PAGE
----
Vatican thinks priests should learn about art and beauty

An article has emerged in the internet with the idea that Catholic priests should learn about art and beauty of the Church. This is what Vatican thinks now  that  Church as building, faith and liturgy are inter connected  as our soul body and mind are interconnected. Ugly churches with bad acoustics don’t do justice to the richness and beauty of the liturgy – and it’s this connection between art and faith that’s vital for priests to understand today, a Vatican official insists.

 A project to study the training of priests and other cultural workers in the Church in the aesthetics and history of art, especially as it contributes in the creation of religious art fitting for sacred spaces, has been launched by the Vatican’s Pontifical Council for Culture.

A project is designed to study Along with the Italian bishops’ conference and with support from the Foundation for Arts and Artistic Culture, the project will examine the training leaders of a diocese, such as clergy, religion teachers, catechists and more, receive on the relationship between faith and art. From ancient time faith, religion and art are connected as one to experience God’s divine presence.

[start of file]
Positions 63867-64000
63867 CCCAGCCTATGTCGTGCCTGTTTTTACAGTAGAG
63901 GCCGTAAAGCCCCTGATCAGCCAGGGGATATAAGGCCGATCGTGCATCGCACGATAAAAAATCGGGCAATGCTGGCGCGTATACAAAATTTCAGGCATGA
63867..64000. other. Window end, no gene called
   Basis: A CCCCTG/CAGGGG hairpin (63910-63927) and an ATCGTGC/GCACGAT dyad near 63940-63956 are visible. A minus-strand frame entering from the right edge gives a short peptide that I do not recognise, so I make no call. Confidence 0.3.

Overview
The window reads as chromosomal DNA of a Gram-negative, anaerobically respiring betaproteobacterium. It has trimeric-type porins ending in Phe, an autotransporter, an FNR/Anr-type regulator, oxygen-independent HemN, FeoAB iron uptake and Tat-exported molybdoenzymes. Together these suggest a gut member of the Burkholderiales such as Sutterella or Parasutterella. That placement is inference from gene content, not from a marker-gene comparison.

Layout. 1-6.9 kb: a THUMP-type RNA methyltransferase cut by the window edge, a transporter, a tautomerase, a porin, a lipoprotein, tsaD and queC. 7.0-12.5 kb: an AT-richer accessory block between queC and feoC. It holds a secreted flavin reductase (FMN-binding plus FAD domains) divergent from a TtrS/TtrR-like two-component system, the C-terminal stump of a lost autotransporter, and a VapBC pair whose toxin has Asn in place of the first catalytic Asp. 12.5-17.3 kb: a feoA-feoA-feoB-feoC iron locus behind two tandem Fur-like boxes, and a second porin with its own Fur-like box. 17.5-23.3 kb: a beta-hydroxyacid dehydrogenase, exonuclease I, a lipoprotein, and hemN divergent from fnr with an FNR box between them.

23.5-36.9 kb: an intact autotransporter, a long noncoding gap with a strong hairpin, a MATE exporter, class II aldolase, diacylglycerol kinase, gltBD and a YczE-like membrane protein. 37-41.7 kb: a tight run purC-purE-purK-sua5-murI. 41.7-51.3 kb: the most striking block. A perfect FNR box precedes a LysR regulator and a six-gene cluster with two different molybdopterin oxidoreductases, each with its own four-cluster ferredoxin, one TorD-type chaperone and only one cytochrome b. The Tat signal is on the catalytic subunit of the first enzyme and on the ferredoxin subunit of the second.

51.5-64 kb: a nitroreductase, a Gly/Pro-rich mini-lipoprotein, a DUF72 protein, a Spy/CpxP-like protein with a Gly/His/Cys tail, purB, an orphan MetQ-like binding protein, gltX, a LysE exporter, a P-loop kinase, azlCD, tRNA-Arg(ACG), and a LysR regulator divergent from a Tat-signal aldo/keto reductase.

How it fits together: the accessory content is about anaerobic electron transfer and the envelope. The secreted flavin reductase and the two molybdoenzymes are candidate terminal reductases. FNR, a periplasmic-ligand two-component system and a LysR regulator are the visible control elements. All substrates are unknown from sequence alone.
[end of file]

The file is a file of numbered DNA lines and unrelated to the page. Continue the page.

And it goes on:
Not only the Church but as human being we all realise and experience the need for art in liturgy and churches as buildings. The Church has long held a belief in the important connection between art and faith, which Cardinal Rivasi said are “like sisters, because they both have as their main task to try not only to represent what can be seen, or the surface of things, but also to find the more profound sense.”

“One of the great artists of the last century, Paul Klee, said that art doesn’t represent the visible, but the invisible in what is visible. So the invisible, faith, represents then something of paramount importance because it speaks of God, but both have this task of trying to look for what’s beyond the surface of things,” he said.

“That’s why art and faith must be sisters, even though in this past century they have parted ways and followed different paths.”

Source: Catholicnewsagency

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